Epistemology Personalized

Philosophical Quarterly 67 (269):813-834 (2017)
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Abstract

Recent epistemology has focused almost exclusively on propositional knowledge. This paper considers an underexplored area of epistemology, namely knowledge of persons: if propositional knowledge is a state of mind, consisting in a subject's attitude to a (true) proposition, the account developed here thinks of interpersonal knowledge as a state of minds, involving a subject's attitude to another (existing) subject. This kind of knowledge is distinct from propositional knowledge, but it exhibits a gradability characteristic of context-sensitivity, and admits of shifty thresholds. It is supported by a wide range of unexplored linguistic data and intuitive cases; and it promises to illuminate debates within epistemology, philosophy of religion, and ethics.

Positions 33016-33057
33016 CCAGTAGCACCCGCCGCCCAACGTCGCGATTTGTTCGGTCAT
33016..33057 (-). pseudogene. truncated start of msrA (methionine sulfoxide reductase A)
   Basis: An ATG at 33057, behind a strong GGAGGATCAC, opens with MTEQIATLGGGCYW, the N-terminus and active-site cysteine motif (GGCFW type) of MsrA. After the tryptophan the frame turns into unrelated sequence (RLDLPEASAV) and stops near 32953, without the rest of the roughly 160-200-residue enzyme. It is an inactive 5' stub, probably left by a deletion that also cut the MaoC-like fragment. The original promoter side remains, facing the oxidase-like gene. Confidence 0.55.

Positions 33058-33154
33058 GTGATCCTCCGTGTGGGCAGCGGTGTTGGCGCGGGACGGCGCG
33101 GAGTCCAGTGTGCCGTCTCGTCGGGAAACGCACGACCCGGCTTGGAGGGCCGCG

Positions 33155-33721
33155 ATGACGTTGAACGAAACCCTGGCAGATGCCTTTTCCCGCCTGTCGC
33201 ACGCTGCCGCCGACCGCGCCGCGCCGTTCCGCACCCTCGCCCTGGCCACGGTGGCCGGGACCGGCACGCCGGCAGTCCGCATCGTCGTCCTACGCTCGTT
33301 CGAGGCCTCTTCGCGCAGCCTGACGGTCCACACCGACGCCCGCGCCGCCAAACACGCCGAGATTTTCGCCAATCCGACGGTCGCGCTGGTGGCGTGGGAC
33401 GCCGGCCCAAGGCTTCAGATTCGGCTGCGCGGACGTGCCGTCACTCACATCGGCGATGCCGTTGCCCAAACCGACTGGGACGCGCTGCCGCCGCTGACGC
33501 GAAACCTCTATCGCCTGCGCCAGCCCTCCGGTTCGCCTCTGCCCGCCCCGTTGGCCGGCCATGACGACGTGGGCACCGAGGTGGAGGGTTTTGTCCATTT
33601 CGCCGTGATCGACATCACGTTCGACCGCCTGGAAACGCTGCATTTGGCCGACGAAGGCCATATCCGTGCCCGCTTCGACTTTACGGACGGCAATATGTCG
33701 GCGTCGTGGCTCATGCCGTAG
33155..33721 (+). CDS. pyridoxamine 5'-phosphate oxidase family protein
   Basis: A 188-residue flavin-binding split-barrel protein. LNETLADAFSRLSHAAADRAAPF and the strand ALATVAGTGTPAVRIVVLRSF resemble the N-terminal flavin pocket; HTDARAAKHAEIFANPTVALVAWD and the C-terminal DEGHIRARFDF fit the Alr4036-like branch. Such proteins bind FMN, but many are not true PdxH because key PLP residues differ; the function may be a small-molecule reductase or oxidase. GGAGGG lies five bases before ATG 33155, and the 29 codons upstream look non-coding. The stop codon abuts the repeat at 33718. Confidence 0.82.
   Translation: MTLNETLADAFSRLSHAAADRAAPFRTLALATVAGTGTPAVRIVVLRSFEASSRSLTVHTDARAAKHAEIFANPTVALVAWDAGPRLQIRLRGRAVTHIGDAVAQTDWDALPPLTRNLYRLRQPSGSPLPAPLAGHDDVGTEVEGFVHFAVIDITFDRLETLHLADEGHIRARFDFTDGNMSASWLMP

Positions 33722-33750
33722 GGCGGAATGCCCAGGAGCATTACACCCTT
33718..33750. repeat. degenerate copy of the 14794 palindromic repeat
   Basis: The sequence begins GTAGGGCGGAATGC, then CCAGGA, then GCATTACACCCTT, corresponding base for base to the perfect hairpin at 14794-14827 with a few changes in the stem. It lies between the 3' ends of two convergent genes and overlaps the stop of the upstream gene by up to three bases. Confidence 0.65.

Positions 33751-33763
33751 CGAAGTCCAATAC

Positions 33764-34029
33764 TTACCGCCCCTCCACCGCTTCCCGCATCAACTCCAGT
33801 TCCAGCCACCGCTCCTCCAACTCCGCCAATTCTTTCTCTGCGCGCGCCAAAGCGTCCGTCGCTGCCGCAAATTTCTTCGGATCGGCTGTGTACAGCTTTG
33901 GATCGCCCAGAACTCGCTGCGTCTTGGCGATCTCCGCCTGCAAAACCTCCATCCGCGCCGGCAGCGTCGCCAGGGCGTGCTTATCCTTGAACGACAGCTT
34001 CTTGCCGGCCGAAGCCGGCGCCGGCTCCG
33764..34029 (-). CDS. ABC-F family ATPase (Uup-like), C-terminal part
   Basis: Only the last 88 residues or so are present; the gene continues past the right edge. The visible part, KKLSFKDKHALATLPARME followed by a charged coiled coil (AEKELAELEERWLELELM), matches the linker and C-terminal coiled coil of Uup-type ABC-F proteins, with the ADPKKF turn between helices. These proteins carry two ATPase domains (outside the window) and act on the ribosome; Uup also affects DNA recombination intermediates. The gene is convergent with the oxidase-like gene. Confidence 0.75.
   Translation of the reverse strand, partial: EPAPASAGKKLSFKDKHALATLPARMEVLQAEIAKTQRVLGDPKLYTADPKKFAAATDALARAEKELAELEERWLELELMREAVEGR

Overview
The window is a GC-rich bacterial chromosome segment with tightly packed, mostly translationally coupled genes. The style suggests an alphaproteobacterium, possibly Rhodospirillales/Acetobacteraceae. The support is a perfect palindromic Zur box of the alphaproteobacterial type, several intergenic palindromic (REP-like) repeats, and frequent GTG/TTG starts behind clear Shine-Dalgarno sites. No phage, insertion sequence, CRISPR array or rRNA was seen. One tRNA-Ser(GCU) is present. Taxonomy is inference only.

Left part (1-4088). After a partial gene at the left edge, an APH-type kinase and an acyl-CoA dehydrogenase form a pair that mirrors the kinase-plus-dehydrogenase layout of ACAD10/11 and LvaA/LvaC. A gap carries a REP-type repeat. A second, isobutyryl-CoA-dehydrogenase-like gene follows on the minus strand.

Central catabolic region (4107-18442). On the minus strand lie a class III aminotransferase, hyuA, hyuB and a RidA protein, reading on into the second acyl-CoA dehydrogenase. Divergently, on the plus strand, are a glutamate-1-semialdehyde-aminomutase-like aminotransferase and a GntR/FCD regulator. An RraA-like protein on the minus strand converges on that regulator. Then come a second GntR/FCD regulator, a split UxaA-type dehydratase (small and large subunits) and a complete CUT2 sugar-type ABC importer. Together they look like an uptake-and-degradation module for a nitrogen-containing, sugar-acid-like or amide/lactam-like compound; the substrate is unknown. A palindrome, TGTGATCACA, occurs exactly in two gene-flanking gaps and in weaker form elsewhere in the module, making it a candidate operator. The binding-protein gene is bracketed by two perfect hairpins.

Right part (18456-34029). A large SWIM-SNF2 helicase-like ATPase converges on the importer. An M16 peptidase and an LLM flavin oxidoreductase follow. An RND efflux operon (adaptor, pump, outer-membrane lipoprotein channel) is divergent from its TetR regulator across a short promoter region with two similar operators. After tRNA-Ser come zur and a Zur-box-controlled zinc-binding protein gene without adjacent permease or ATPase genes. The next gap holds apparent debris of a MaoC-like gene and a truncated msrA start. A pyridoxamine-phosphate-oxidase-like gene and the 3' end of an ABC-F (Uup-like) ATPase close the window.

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Author's Profile

Matthew A. Benton
Seattle Pacific University

References found in this work

Knowledge and its limits.Timothy Williamson - 2000 - New York: Oxford University Press.
Knowledge and lotteries.John Hawthorne - 2004 - New York: Oxford University Press.
Knowledge and practical interests.Jason Stanley - 2005 - New York: Oxford University Press.

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